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Maybe even Apple (AAPL) isn’t 100-percent clear on what its new subscription rules mean.
A couple of days ago, two well-liked “software as a service” developers announced they would no longer support their iOS apps. Readability, a web service that simplifies Internet pages by streaming out ads and photos to make them easier to digest, was one service, and wrote an open letter about its disappointment with the new subscription rules after its new app was rejected from the App Store.
But according to the Readability Twitter account, the iOS app has been resubmitted, and the developer is working on an “open love letter to Apple.” Seems things have been smoothed over -- possibly because, as MacRumors is reporting, Apple is clearing up (or changing its mind about) just what apps are affected by the subscription rules, and how.
Supposedly an app developer emailed Jobs about the new rules for software as a service apps, and got a quick, potentially real response from the Apple CEO: “We created subscriptions for publishing apps, not SaaS apps.”
That would certainly clear things up and stop a lot of the frightened speculation that’s gone on around the Internet (as well as in my head) that the subscription rules would shake up the App Store and send great apps like Dropbox and Readability packing. TinyGrab, another SaaS developer, announced this week that it was dropping support for its iOS app because of the rules -- could it be coming back, too?
Apple policy reversals aren’t without precedent, and pressure from the customers, the Internet and the media seem to have an effect on the company. The wide area fallout from the new subscriptions rules has been pretty poorly received, and whether it’s just clarifying or changing its stance, Apple knows better than to ignore an angry customer base. So it’s very possible that SaaS apps are safe from the 30 percent cut rule, especially considering Google (GOOG) is actively pushing a subscription system that takes advantage of the perceived problems with Apple’s. You can get the actual ins and outs of the App Store subscription rules in question here.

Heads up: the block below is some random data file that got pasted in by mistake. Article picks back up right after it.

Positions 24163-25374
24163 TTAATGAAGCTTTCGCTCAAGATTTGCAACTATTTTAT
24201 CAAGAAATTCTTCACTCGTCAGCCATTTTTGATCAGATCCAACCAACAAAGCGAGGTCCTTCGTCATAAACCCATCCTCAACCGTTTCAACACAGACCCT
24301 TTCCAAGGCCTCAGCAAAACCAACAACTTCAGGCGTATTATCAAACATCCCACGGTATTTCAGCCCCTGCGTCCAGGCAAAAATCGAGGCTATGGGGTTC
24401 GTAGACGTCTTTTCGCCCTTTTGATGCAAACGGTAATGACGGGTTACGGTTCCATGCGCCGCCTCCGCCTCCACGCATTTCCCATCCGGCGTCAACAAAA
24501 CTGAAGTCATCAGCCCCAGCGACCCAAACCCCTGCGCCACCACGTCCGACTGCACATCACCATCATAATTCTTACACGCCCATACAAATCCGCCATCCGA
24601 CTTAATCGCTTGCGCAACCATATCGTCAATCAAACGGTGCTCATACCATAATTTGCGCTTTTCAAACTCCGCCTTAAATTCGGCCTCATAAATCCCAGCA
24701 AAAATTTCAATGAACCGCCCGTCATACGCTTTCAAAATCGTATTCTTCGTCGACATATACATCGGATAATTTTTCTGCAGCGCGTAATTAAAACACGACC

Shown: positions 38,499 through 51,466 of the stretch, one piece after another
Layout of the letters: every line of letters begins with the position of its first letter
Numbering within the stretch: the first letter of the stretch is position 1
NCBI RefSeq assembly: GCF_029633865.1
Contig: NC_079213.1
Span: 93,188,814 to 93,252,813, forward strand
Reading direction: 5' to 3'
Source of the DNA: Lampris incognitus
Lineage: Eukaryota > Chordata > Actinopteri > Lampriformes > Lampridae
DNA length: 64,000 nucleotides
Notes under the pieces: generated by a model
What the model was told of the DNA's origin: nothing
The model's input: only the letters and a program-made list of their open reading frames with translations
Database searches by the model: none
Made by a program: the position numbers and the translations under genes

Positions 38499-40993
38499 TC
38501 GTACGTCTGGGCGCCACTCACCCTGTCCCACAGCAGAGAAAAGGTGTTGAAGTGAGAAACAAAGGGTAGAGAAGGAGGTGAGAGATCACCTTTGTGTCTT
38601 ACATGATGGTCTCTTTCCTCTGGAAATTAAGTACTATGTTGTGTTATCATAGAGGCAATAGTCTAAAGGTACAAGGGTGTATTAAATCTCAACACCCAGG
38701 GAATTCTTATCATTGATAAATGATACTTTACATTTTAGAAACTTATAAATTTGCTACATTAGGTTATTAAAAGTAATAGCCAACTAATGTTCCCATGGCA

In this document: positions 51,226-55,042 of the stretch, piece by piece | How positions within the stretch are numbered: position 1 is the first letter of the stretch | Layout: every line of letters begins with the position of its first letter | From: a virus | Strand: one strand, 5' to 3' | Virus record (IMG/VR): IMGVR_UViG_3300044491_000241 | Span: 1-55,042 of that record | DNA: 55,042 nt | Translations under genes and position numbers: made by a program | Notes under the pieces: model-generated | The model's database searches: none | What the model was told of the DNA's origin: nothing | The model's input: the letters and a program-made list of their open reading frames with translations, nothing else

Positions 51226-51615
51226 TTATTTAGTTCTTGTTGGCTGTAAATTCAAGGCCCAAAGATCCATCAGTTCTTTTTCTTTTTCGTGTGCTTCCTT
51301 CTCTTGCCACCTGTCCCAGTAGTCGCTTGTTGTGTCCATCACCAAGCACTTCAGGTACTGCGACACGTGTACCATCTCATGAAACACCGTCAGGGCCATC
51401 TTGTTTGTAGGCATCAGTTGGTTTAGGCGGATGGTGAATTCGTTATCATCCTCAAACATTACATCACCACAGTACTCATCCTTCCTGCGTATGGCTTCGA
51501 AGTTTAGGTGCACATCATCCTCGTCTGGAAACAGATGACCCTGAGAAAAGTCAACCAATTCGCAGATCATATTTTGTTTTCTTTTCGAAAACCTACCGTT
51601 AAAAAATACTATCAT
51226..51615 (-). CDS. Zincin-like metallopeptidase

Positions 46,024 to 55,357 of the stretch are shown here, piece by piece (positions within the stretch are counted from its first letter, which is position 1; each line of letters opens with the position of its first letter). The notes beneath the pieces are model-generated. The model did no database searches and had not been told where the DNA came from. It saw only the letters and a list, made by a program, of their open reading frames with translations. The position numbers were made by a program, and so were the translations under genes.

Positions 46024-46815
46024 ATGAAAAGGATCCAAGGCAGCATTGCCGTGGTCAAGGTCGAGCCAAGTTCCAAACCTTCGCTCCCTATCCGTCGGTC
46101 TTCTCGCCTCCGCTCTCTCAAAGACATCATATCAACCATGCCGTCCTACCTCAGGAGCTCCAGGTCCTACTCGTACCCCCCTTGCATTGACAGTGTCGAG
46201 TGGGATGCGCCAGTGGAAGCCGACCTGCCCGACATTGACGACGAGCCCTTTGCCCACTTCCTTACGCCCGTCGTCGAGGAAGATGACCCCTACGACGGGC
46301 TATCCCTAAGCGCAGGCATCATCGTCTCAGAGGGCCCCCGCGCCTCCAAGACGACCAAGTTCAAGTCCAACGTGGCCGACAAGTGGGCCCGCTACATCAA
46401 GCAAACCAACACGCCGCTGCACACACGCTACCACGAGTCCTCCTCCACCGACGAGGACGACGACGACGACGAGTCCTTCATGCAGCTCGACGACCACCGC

The Readability development raises some additional questions, though -- specifically, where exactly do apps fall among the new rules Apple has laid out? Are apps going to start getting bounced on a case-by-case basis in which Apple determines whether outside payments qualify as subscriptions and therefore need to be available in-app? If that’s the case, it seems like a method fraught with legal landmines, especially considering that the FTC is already taking a look into mobile apps’ in-app purchases.
More than one media outlet has raised concerns about the publishing rules amounting to some kind of anti-trust violation that the U.S. government could investigate, as well. And Rhapsody mentioned a “legal” response to the new rules after it came out that its music subscriptions were subject to the in-app purchase rules. E-book providers, streaming music providers, publishing companies, SaaS apps: all of them provide services for a monthly fee. So which ones count as subscriptions and which ones don’t?
As the supposed Steve Jobs email put it, subscription rules were intended for publishers. If that is (now) really Apple’s sentiment, then all this hand-wringing over the rules might have actually amounted to a change in the App Store policy, as well as rendered all the concerns moot. If it’s true -- and I really hope that it is -- then things in the App Store might not change at all for most apps, and users will continue to have great apps supported by their developers on iOS, rather than fleeing to Android.